If trust is to be maintained in this age, transparency from public entities is vitally important. But the Modesto Irrigation District has taken two giant steps backward.
The Stanislaus County Board of Supervisors is the gold standard in transparency in local government; MID stood alone in second place for five years. But last November, General Manager Scott Furgerson started sending Public Records Act requests to his personally chosen law firm of Atkinson, Andelson, Loya, Ruud & Romo, and things became radically different.
A request was filed on Nov. 26 for information on a suspected Brown Act Violation. In December, the above outside law firm stated the need for an extension, citing seasonal holiday delays. Then in January they extended again to the end of February. And yes, on Valentine’s Day they pushed it out again until March. One has to wonder if St. Patrick’s Day will be blamed for yet another foot-dragging delay.
More recently a request about billing from this same law firm came into question. They claimed that billing MID to respond to our request for public information “involves a specific matter that falls within the attorney-client privilege; the district will not provide records for any future renewed request.” So basically we’ve been told MID will spend money wherever it sees fit without public explanation.
At MID’s March 12 meeting a question came up regarding a Gualco invoice. This is the company that last summer tried to raise their contract price with MID so they could employ a former MID employee who quit after allegedly failing to show up for work. When board President Paul Campbell was asked to direct the attorney to share details of the invoice, he emphatically said “no.”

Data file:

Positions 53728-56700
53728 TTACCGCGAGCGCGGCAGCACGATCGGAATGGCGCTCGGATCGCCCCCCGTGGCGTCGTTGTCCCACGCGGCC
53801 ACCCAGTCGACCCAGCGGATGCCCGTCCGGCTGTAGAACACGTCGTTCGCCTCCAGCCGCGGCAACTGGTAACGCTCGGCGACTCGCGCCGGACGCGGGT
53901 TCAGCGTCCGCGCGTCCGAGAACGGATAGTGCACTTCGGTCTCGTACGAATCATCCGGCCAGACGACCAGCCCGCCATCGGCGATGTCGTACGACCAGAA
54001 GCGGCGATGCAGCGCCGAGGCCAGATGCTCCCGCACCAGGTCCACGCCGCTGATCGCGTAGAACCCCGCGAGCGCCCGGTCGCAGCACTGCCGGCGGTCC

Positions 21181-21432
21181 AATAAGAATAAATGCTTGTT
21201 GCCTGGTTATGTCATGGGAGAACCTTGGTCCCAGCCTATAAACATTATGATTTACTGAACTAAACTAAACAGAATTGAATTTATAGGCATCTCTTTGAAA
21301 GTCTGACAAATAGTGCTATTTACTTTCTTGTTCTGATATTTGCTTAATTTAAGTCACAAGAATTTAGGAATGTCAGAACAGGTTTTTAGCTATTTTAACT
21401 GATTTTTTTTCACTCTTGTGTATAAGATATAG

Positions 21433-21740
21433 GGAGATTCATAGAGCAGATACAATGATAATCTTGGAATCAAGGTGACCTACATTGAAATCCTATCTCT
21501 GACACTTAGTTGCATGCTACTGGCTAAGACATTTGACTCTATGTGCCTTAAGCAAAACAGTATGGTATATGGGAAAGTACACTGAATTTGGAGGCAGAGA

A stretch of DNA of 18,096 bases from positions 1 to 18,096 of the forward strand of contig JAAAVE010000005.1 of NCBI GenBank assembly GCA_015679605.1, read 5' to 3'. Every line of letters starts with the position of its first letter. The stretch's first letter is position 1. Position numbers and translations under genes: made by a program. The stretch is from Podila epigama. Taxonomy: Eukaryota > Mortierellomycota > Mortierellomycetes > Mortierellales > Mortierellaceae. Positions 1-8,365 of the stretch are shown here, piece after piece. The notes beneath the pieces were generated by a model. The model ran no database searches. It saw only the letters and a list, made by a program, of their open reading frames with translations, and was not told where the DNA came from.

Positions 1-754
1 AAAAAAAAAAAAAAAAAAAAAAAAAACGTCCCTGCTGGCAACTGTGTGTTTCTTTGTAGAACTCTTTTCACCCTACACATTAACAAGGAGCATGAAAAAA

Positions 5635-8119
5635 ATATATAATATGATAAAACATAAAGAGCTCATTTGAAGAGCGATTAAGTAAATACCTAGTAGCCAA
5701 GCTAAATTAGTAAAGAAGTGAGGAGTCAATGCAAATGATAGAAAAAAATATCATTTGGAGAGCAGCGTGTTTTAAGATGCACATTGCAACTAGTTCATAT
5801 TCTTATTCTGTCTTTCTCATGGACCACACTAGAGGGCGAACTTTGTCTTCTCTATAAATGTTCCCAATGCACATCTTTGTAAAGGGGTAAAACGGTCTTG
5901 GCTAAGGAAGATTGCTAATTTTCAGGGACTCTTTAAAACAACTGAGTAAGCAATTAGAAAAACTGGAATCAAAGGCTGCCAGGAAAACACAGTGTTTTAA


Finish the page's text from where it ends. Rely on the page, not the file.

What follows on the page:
To provide clarity, we have a divided board. Directors Nick Blom and Larry Byrd have worked hard to provide transparency and openness to MID since they were elected in 2011. Unfortunately, Directors John Mensinger, Paul Campbell, Stu Gilman and General Manager Scott Furgerson prefer secrecy and power to transparency and openness.
In 2005, MID systematically restricted information not only from the public but from selected board members. Just a few years later they were trying to sell our water to San Francisco. If we fail to learn from history we’re destined to repeat it. Or in other words, history becomes prologue. We need honesty and integrity, and only through openness and transparency will we get it.
Emerson Drake of Modesto is a blogger and a longtime government watchdog.
Editor’s note: Local commentary is offered to stimulate debate and does not necessarily reflect the opinion of The Modesto Bee.